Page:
For both optic nerves, two measurements were made, one in the horizontal plane and other in the perpendicular plane. The average of the two values corresponds as ONSD for each eye. For the Right Eye (RE) the measurement was 73-70mm (71,5mm average) and for the Left Eye (LE) was 75-68mm (71,5mm average). The global mean before surgery was 71,5mm.

Fifteen minutes after the surgical closing of the eyelid we repeated the assessment of the ONSD and we tried to see the location of the cut in the Optic Nerve Sheath for the eye chosen by the surgeons (Figure 1 & 2). The new measurements were: RE: 70-70 mm and for the LE (the eye chosen for the fenestration): 54-35 mm.  The global mean after the surgery was 57,25mm. A decrease in the sheath around the ON could demonstrate the place where the cut was made at the Nerve Sheath (Figure 2).

Figure 1: Right Eye 15 minutes after Surgery. ONSD 70 mm. 

Figure 2: US IMAGE of the Left Eye Post Surgery: ONSD 35 mm. Yellow Arrow: Site of the fenestration.

Discussion

Optic nerve sheath fenestration provides an effective surgical treatment for patients in whom medical therapy fails. In our case, unilateral ONSF decreased the diameter of Nerve sheath in the ipsilateral (operated) eye almost immediately after the fenestration but not changes were seen in the contralateral (nonoperated) eye at the short time [2]. The reduction of grade of papilledema in operated eyes was greater than in nonoperated eyes, but nonoperated eyes also experienced significant reduction in the disc edema grade with the correct time [1,2]. Until this moment the mechanism for this bilateral surgical effect is not certain and could be related to decrease the CSF in both optic nerves sheath after unilateral ONSF, regression toward the mean [6].

We were not able to show a reduction in the bilateral ONSD average, maybe for the short time between the surgery and the measurements. It was not possible to evaluate the patient again at the recovery room because the operated eye was covered for one day, and she returned to the previous Clinic to be followed by her physicians. A later new evaluation showed a remission in the symptoms and could demonstrate a reduction in of ONSD as figures in the literature [2,4,6]. It is known that the reduction of the bilateral papilledema occurs around the 3 at 6 months after the operation, prior in the operated eye than in the non-operated eye.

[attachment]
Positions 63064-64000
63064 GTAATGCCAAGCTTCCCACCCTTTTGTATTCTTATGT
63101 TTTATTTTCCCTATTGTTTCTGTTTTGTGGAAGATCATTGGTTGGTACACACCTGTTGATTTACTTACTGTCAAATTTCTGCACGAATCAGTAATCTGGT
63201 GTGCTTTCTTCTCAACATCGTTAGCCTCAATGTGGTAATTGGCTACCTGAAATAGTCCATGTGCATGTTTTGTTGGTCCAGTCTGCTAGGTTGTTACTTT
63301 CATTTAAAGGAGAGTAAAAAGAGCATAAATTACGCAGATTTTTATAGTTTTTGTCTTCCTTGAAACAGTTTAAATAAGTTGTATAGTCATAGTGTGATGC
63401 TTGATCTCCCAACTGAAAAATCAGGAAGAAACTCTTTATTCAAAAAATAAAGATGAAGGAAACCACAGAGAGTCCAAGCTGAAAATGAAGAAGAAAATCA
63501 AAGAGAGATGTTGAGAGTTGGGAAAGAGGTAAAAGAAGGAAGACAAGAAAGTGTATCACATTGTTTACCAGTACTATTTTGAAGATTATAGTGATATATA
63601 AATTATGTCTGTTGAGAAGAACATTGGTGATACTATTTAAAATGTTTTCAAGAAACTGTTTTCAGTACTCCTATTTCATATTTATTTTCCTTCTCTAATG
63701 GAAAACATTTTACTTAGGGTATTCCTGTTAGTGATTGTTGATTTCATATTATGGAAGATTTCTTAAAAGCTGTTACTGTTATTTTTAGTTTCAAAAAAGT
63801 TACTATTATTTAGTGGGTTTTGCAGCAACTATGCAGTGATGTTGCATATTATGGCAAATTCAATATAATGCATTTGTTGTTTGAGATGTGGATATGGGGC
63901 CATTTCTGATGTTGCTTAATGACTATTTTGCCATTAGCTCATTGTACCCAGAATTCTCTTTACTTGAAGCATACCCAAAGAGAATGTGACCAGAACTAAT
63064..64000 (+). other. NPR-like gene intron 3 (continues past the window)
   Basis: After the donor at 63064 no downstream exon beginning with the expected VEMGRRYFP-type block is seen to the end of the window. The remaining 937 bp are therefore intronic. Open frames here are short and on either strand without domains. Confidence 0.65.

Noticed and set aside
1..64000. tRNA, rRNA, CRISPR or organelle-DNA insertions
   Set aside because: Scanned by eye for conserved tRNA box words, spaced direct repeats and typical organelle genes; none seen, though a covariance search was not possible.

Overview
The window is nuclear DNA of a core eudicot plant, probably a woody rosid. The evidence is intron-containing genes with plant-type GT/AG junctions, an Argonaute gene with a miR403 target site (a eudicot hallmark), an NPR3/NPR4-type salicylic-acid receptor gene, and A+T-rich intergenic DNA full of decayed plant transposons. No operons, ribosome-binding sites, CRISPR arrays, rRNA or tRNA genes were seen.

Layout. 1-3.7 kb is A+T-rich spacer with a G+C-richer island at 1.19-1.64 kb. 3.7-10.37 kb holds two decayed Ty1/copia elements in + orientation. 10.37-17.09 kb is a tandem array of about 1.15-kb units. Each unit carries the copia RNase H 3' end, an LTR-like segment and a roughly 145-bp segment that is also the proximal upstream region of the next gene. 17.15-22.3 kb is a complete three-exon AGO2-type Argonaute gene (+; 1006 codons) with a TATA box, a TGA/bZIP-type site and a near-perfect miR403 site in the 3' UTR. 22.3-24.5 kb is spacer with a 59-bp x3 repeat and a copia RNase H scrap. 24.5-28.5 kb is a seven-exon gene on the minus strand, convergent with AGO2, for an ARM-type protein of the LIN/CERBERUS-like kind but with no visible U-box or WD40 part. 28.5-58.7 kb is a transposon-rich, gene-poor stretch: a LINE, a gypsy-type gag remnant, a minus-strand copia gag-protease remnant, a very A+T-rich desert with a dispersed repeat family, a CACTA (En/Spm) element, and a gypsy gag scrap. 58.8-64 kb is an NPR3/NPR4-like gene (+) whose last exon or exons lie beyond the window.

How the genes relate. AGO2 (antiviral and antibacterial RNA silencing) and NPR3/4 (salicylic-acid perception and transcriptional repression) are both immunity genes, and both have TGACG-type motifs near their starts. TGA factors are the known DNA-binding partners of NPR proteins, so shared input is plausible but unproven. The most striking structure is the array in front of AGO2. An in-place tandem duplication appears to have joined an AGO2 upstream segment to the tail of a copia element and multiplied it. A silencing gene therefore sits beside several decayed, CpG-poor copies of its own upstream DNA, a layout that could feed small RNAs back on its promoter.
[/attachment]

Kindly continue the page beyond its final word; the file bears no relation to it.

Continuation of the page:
It is our thinking that ONSD measurements are the ideal method to value the response to the surgical treatment for the IIH patients as non-invasive, low cost and in-site technique.

This is the first case reported in the literature of the use ultrasound assessment for an OSNF after and before the surgery.  Further works are needed to confirm the usefulness of this bed-side monitoring technique at the peri-operative period in the patients with Idiopathic Intracranial Hypertension.

Acknowledgement

I gratefully acknowledge to the Department of Oculo-Plastic Surgery, Dra Romina Tula and Dr Daniel Weil for their kind support.

Conflict of Interest

The autor do not have financial interest or any conflict of interest exists in this article.

References

  1. Van Stavern GP (2007) Optic disc edema. Semin Neurol 27(3): 233-243.
  2. Wall M (2010) Idiopathic intracranial hypertension. Neurol Clin 28(3): 593-617.
  3. Banta JT, Farris BK (2000) Pseudotumor cerebri and optic nerve sheath decompression. Ophthalmology 107: 1907-1912.
  4. Yazici Z, Yazici B, Tuncel E (2007) Findings of magnetic resonance imaging after optic nerve sheath decompression in patients with idiopathic intracranial hypertension. Am J Ophthalmol 144(3): 429-435.
  5. Padhye LV, Van Stavern GP, Sharma (2013) Association between visual parameters and neuroimaging features of idiopathic intracranial hypertension. J Neurol Sci 332(1-2): 80-85.
  6. Alsuhaibani AH, Carter KD (2011) Effect of optic nerve sheath fenestration on papilledema of the operated and the contralateral lnonoperated eyes in idiopathic intracranial hypertension. Ophthalmology 118(2): 412-414.
  7. Geeraerts T, Merceron S, Benhamou D, Vigue´ B, Duranteau J (2008) Non-invasive assessment of intracranial pressure using ocular sonography in neurocritical care patients. Intensive Care Med 34(11): 2062-2067.
  8. Hansen HC, Helmke K (1997) Validation of the optic nerve sheath response to changing cerebrospinal fluid pressure: Ultrasound findings during intrathecal infusion tests. J Neurosurg 87(1): 34-40.
  9. Moretti R, Pizzi B (2011) Ultrasonography of the optic nerve in neurocritically ill patients. Acta Anaesthesiol Scand 55(6): 644-652.
  10. Moretti R, Pizzi B (2009) Optic nerve ultrasound for detection of intracranial hypertension in intracranial hemorrhage patients: confirmation of previous findings in a different patient population. J Neurosurg Anesthesiol 21(1): 16-20.
  11. Rajajee V, Vanaman M, Fletcher JJ, Jacobs TL (2011) Optic nerve ultrasound for the detection of raised intracranial pressure.  Neurocrit Care 15(3): 506-515.
  12. Dubourg J, Javouhey E, Geeraerts T, Messerer M, Kassai B (2011) Ultrasonography of optic nerve sheath diameter for detection of raised intracranial pressure: a systematic review and meta-analysis. Intensive Care Med 37(7): 1059-1068.
  13. Dubost C, Le Gouez A, Jouffroy V, Roger-Christoph S, Benhamou D, et al. (2012) Optic nerve sheath diameter used as ultrasonographic assessment of  the incidence of raisedintracranial pressure in preeclampsia: a pilot study”. Anesthesiology 116(5): 1066-1071.